• Overall fat burn in increased
  • You burn more calories after your workout, results of the "after burn" effect 
  • You become better conditioned and your endurance increased in a relatively short time span 
  • No equipment is required! Just look at the workout above... all body weight movements. Go for sprints around your neighborhood or track, use a jump rope, the possibilities are endless!  
What are your thoughts on HIIT, and how often do you do it?
Could you or anyone you know be considered a "cardio junkie"?

Share you workouts!



MoLangley said...

This is a very good blog. I like the way you emphasized on the fact the children have to learning certain physical skills early in life, for it may help them when they are adults. What you wrote reminds me of athletes; athletes had to start from somewhere. A child who we care for may grow up to be a professional athlete.

Orange County Teenage Training

Mr Fixpi said...

Two summers ago, I worked with a great gal from Hollywood, Rachel Nichols.
Rachel did some TT workouts while filming a movie up here in Toronto.

That's about it for me in terms of training Hollywood actors or
actresses in person, but recently I was asked, "Imagine you're
working with a major film star who has eight weeks to lose 30
pounds of fat and build some muscle in preparation for the lead
role in the latest Hollywood blockbuster. What do you do with them?"

Here's my answer...

I would have control over every single thing that they eat. That's
the biggest ticket to success here. No booze, no excess sugar, and
just giving them enough reward to stick with the program.

If this "star" is a typical overweight, sedentary individual, we'll have
no problem getting rid of 20 pounds of fat through nutrition.

As for exercise, we need to be consistent, and stick with our intensity
principles. We would do 3 hard workouts per week using strength
training followed by interval training with the program being centered
around basic movement patterns done with free weights.

Everything is done in supersets in the workout to get more done in
less time. For example, we might do a squat supersetted with a
pressing exercise. I also like to pair free weight exercises and
bodyweight exercises in supersets, for example, a dumbbell split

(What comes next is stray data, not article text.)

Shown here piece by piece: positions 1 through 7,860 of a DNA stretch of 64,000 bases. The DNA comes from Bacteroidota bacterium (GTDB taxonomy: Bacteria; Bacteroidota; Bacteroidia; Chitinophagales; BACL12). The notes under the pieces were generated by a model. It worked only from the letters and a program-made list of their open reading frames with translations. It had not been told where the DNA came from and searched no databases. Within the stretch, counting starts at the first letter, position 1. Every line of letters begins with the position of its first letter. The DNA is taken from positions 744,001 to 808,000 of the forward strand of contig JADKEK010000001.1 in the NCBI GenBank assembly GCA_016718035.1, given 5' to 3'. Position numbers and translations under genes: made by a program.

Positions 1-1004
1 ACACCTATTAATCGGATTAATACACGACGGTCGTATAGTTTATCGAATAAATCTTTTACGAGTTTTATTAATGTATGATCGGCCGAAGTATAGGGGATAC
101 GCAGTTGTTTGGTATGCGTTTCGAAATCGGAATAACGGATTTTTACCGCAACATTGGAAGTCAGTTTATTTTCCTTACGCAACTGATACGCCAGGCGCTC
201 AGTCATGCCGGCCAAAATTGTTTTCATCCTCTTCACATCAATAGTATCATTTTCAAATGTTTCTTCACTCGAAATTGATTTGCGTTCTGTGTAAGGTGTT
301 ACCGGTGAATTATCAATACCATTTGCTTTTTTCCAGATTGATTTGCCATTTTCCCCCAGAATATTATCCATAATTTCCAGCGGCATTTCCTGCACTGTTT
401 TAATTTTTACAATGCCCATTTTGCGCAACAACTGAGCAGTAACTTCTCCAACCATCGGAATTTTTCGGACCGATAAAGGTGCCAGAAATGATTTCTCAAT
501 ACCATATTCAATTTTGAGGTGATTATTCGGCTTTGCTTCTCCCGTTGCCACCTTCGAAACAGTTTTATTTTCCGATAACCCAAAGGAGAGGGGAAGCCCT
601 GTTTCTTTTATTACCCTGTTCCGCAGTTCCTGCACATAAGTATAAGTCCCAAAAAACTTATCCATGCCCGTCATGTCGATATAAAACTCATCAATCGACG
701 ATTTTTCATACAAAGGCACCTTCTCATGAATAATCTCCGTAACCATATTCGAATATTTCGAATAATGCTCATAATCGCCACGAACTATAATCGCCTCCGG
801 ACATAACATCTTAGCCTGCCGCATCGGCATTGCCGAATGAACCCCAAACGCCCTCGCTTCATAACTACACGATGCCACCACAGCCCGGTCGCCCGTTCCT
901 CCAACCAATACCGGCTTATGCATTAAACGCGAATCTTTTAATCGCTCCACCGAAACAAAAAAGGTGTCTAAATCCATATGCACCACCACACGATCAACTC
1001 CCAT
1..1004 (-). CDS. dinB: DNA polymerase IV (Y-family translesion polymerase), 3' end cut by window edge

squat paired with a decline pushup.

We'll do 3 superset pairs, each for 1-3 sets, and stick to 8
repetitions per set. Then we'll finish the workout with 6 hard
intervals of 30-60 seconds (with 60-120 seconds rest between each).
This way, we are in and out of the gym in 45 minutes.

On "off days", we'd still get at least 30 minutes, if not 60
minutes, of low-intensity exercise. But it wouldn't just be slow
cardio. Instead, we'd focus on low-intensity bodyweight training.
For example, if the actor can do a maximum of 25 bodyweight squats,
15 pushups, and 5 chinups, we would use easier versions of those
exercises in circuits.

Here's a sample 6 exercise bodyweight circuit that we'd do at least
3 times, doing 10 reps per exercise.

Wall Squat
Kneeling Pushup
Beginner Inverted Bodyweight Row
Stability Ball Leg Curl
Mountain Climber

After that, we might cross train with a variety of cardio exercises
to avoid overuse injuries that occur when you repeatedly do the
same activity and nothing else.

So that's pretty much it. If he (or she) sticks to their nutrition,
we're as good as gold and the actor will be ready just in time.

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Craig Ballantyne, CTT
Certified Turbulence Trainer
Author, Turbulence Training

PS - Turbulence Training Beats Cardio for Fat Burning Effectiveness.

"Craig's workouts were fun and challenging - I didn't dread going to the
gym and I wasn't overly sore after our sessions. Much like my trainer in
LA, Craig's workouts were always different: the exercises, the supersets,
the weights...the combination of elements always varied and, therefore,
I never got bored or felt like I was in a workout rut. And my co-stars
couldn't believe how great my arms looked, thanks to Craig helping me
do my first chin-up. Thanks Craig!"
Rachel Nichols, actress

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I am 6'3", 28/M and my starting weight/body fat% was 208 pounds and